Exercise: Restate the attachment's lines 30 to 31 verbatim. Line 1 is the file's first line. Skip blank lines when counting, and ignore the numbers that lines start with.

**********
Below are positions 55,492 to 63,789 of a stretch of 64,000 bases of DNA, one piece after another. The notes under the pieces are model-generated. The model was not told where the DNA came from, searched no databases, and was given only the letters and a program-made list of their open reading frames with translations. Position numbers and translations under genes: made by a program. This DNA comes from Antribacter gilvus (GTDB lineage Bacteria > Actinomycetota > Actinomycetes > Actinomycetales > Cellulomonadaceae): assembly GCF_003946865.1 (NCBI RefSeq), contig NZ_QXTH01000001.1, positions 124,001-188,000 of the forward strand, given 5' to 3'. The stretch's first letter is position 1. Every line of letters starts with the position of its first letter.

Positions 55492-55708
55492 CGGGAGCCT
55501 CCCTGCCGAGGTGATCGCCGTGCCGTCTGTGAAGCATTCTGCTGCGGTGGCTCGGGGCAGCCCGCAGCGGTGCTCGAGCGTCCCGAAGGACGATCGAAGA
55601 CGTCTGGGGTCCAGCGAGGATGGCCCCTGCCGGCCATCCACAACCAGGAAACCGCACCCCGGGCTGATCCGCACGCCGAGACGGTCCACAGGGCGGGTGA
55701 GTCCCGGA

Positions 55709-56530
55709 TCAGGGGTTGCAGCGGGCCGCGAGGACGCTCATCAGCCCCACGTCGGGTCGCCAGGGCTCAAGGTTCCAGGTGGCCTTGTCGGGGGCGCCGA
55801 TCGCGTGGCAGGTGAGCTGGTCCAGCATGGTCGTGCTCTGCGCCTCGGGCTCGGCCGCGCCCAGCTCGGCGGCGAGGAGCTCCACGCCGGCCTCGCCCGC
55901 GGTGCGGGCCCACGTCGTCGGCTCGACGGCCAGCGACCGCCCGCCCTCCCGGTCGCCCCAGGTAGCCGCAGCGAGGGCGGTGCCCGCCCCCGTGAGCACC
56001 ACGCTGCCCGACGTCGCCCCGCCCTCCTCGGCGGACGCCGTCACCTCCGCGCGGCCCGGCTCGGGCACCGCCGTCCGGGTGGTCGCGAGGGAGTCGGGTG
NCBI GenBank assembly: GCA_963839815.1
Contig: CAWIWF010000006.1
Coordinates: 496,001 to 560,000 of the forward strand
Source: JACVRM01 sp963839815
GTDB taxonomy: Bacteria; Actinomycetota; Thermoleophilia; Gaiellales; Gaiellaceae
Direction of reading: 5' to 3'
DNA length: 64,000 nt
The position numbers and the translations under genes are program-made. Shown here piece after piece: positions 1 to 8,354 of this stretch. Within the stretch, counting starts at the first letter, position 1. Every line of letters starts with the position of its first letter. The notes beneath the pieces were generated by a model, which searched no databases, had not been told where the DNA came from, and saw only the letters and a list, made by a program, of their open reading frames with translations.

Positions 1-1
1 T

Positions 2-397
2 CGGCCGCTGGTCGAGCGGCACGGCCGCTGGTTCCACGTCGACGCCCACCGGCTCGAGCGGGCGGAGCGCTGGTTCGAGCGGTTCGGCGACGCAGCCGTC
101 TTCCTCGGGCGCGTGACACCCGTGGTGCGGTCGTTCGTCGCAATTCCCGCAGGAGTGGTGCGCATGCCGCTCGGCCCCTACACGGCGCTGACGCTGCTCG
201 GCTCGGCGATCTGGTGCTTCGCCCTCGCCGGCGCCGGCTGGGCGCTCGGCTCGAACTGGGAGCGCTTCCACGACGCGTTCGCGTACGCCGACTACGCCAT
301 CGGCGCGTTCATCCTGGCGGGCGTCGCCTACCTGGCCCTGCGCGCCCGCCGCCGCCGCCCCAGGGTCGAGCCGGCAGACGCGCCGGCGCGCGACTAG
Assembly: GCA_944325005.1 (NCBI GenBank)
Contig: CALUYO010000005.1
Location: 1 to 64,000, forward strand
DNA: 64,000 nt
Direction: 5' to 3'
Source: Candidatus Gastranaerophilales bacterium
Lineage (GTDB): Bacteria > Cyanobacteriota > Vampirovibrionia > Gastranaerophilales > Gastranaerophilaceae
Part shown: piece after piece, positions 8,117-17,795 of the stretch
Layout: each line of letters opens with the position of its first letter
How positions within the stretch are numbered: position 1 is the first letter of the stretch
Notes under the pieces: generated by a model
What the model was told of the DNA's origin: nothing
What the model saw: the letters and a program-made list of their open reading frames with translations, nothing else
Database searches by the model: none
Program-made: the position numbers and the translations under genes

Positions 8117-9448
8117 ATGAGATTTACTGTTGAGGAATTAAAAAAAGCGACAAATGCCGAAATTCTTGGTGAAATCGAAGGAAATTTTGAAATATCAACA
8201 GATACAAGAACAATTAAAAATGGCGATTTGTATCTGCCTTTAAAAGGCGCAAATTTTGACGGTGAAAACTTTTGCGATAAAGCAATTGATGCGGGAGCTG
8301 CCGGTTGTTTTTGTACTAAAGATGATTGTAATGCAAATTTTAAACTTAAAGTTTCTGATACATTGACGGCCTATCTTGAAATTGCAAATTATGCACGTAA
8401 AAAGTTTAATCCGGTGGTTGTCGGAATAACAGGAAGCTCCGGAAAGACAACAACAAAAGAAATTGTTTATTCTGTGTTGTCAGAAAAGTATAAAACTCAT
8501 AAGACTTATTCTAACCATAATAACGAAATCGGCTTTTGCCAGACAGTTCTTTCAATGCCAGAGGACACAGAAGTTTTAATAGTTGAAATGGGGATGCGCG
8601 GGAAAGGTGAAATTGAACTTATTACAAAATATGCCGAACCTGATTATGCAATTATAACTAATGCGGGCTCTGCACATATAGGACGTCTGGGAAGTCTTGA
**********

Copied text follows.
DNA: 64,000 nt
Direction: 5' to 3'